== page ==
MATLAB, Excel, and R all store timestamps internally as floats by default. This gives their timestamp types a large range and high precision, but I don’t think it is appropriate for archiving time series data. Why? Floats are imprecise. You do not know with any accuracy the number of significant digits when using a float, and you cannot make comparisons without worrying about round off errors. Admittedly, even with microsecond data, these systems that use a 64-bit double and 1970-01-01 as the epoch will not loose precision until 2242-03-16, but why worry about it? I recommend a 64-bit integer as the timestamp column. With one tick equaling one millisecond, you have a time range of ±292 million years. This is Java’s internal representation. With one tick equaling 100 nanoseconds (0.1 microsecond), you have a time range of ±29,227 years, which is what Win32 does. Should be plenty!

Have a solid ETL procedure

ETL means “extract, transform, load” and is the term for taking data out of one format or system and loading it into another. The step to make sure is solid when you are dealing with high frequency data is the “load” step. Try to make a process where you can revert a botched load automatically. If you don’t do this, guaranteed someone or something will screw up an import, and you will be left wading through millions of rows of data to fix it or re-importing everything from your source system.

The most basic way to make the load step revertible is to just make a copy of your time series before writing anything to it. You could devise a more sophisticated process, like using rsync to make diffs of your time series, but be nice to your future self and make backups at the very least!

The Business Model Sketch

I was helping a friend work through some business ideas, and realized that like writing an outline helps you structure a essay, doing a “business model sketch” can help you break apart a business idea and evaluate its viability. Just like an essay needs a thesis, a body and a conclusion or it can fall flat, a business model needs specific components or it is not viable. I identified six components that roughly draw from The Personal MBA and the “lean startup” philosophy. If you are thinking of starting a new business, consider taking one page of paper, drawing six boxes, and filling out these six areas: customer, value proposition, marketing, sales, value delivery, and finance.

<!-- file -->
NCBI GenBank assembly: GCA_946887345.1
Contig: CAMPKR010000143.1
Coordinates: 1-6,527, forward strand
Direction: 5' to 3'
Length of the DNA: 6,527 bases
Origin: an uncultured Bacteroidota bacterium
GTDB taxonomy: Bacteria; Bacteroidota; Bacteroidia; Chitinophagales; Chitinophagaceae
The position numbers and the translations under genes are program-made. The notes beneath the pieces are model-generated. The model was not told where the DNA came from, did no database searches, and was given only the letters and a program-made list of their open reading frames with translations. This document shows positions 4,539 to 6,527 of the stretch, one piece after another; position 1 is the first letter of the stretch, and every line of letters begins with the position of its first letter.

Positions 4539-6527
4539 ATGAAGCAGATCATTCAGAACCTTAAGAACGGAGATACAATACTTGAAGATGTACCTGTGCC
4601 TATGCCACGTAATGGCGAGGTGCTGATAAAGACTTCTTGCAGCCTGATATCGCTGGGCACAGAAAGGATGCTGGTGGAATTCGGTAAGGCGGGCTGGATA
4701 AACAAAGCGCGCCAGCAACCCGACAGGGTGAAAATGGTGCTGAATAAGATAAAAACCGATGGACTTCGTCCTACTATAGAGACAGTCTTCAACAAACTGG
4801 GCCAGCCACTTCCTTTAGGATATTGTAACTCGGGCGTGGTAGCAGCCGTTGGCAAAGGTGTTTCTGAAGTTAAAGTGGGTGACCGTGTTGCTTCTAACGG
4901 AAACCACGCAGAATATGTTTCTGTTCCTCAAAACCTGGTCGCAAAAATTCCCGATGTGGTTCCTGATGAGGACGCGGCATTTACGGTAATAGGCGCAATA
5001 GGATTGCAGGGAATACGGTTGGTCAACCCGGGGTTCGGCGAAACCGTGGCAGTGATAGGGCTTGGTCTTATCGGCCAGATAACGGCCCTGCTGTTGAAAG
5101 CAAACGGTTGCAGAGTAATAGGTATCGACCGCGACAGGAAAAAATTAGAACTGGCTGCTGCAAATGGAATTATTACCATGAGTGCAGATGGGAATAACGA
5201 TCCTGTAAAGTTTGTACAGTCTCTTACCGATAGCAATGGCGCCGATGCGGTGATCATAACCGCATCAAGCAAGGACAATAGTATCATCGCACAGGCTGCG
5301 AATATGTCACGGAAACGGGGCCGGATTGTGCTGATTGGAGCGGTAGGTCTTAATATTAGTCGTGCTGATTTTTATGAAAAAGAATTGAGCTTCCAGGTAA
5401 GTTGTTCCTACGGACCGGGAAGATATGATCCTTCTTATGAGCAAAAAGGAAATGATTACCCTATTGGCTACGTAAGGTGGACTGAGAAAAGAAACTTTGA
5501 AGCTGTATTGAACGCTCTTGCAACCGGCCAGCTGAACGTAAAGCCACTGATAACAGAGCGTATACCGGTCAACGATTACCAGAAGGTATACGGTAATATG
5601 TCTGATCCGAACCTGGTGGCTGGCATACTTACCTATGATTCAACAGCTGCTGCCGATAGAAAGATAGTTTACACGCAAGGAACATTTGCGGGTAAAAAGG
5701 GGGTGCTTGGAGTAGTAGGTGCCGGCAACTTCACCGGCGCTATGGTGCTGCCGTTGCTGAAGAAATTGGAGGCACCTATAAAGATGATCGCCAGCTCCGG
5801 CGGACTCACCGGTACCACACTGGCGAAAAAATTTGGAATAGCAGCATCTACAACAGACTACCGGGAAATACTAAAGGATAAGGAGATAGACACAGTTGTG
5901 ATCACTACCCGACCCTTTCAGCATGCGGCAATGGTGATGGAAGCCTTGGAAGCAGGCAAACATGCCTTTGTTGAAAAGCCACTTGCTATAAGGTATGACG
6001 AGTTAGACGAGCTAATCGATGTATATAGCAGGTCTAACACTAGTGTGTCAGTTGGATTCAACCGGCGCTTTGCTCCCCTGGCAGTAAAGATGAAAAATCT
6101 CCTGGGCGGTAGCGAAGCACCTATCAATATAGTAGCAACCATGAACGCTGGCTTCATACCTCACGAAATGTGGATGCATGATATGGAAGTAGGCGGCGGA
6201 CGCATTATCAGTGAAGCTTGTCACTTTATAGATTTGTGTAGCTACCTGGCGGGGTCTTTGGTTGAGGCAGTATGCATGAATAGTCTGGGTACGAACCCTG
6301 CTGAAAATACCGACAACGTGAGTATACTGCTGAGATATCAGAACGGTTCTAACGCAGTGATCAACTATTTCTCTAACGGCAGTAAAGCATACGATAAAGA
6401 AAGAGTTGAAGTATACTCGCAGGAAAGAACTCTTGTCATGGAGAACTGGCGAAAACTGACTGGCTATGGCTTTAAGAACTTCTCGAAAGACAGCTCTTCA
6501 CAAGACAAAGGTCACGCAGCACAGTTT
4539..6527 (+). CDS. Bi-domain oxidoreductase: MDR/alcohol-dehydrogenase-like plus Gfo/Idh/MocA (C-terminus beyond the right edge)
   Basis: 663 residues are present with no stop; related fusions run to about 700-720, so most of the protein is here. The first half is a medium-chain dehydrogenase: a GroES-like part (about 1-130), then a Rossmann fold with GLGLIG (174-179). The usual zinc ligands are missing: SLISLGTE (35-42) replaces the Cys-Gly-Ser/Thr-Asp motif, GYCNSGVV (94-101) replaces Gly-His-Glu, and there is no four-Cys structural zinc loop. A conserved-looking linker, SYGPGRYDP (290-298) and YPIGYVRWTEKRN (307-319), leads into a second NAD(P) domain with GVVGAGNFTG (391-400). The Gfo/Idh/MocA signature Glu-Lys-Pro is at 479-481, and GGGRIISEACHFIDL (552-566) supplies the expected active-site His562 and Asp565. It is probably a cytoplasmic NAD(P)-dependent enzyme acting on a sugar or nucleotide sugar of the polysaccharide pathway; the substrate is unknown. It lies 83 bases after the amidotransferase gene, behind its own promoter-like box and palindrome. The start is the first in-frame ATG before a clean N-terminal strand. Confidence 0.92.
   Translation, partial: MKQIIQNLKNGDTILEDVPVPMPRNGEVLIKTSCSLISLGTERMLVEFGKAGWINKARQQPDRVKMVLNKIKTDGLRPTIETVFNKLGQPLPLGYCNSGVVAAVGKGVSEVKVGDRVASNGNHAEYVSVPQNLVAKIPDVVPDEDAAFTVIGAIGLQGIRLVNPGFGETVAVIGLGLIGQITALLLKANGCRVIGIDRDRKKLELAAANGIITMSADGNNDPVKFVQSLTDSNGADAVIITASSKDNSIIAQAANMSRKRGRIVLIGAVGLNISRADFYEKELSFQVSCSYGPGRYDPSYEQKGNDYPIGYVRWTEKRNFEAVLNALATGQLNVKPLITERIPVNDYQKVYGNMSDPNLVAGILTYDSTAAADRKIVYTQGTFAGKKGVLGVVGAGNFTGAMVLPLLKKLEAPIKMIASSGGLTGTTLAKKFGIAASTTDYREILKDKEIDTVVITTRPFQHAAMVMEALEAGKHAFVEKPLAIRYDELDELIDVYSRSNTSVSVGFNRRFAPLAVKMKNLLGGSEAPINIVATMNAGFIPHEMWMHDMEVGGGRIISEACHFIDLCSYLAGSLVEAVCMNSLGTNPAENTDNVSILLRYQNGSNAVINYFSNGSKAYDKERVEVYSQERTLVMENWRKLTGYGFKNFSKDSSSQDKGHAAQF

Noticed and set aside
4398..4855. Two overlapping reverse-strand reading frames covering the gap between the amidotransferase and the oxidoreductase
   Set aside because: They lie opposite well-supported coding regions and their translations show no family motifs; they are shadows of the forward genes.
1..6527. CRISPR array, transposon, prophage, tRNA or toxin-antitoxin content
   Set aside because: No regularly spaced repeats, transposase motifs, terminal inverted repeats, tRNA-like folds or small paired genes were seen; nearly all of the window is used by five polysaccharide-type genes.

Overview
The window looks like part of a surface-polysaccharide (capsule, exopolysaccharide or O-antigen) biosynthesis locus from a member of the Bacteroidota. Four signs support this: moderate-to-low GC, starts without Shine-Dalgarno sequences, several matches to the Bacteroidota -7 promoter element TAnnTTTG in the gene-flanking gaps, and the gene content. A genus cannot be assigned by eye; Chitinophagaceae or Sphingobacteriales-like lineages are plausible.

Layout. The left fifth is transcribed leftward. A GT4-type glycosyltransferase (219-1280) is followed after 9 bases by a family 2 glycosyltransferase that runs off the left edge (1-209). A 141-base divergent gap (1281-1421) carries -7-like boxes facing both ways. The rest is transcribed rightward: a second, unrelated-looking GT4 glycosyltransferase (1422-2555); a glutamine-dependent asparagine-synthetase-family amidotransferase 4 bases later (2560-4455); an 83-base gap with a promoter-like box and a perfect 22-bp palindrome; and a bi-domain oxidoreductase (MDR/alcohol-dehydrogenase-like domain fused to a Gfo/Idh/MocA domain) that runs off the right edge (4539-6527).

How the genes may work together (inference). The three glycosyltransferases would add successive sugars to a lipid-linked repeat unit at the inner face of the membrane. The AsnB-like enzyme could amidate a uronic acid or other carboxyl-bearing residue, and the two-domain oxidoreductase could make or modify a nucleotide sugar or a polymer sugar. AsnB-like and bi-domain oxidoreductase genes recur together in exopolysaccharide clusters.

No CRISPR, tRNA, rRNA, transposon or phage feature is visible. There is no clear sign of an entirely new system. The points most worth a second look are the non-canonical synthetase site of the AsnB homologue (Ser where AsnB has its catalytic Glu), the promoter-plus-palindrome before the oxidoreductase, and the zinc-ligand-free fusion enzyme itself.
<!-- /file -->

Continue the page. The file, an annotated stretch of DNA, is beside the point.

The problem with many business ideas is that, while they sometimes hit on a few of these areas, they are weak in others. That can be okay, but as a startup, your goal should be to develop a plan about how to address your idea’s weak points, and quickly test whether that plan is viable. If it is, great! If not, reconsider or proceed with caution!

The template

The customer

The specific person to whom value is being provided and is making a purchasing decision. Many times a business’s value proposition will include many people. For example, if you are selling family vacations, your business is offering value to the father (maybe you bundle in a few rounds of golf), mother (there’s a reason cruises have spas), and kids (I don’t think Disney pays actors to dress as Micky Mouse for dad). This is important to understand, especially when you get to the value delivery portion of the business model sketch. However, first identify the decision maker!

Value proposition

The value proposition is a description of the value you are providing your customer. Remember that your customer is the person making the purchasing decision, so when crafting your value proposition, you need to understand the wants and needs of that particular person above any secondary party.

Ideally, focus your value proposition on addressing core human drives. The Personal MBA identifies five core human drives: the drives to acquire, bond, learn, defend, and feel. Many consumer products clearly target their value propositions to these core human drives. This can be difficult if you are not selling consumer products or services, but if you look closely, many business-to-business or business-to-government sales are targeted the same way. Living in Washington, DC I notice this every time I go through the Pentagon metro station. Large defense contractors clearly target their buyer’s core human drive to defend with advertisements that depict the strength and sophistication of their offerings. This example of advertisements for Northrop Grumman’s unmanned drones is a great example.

Marketing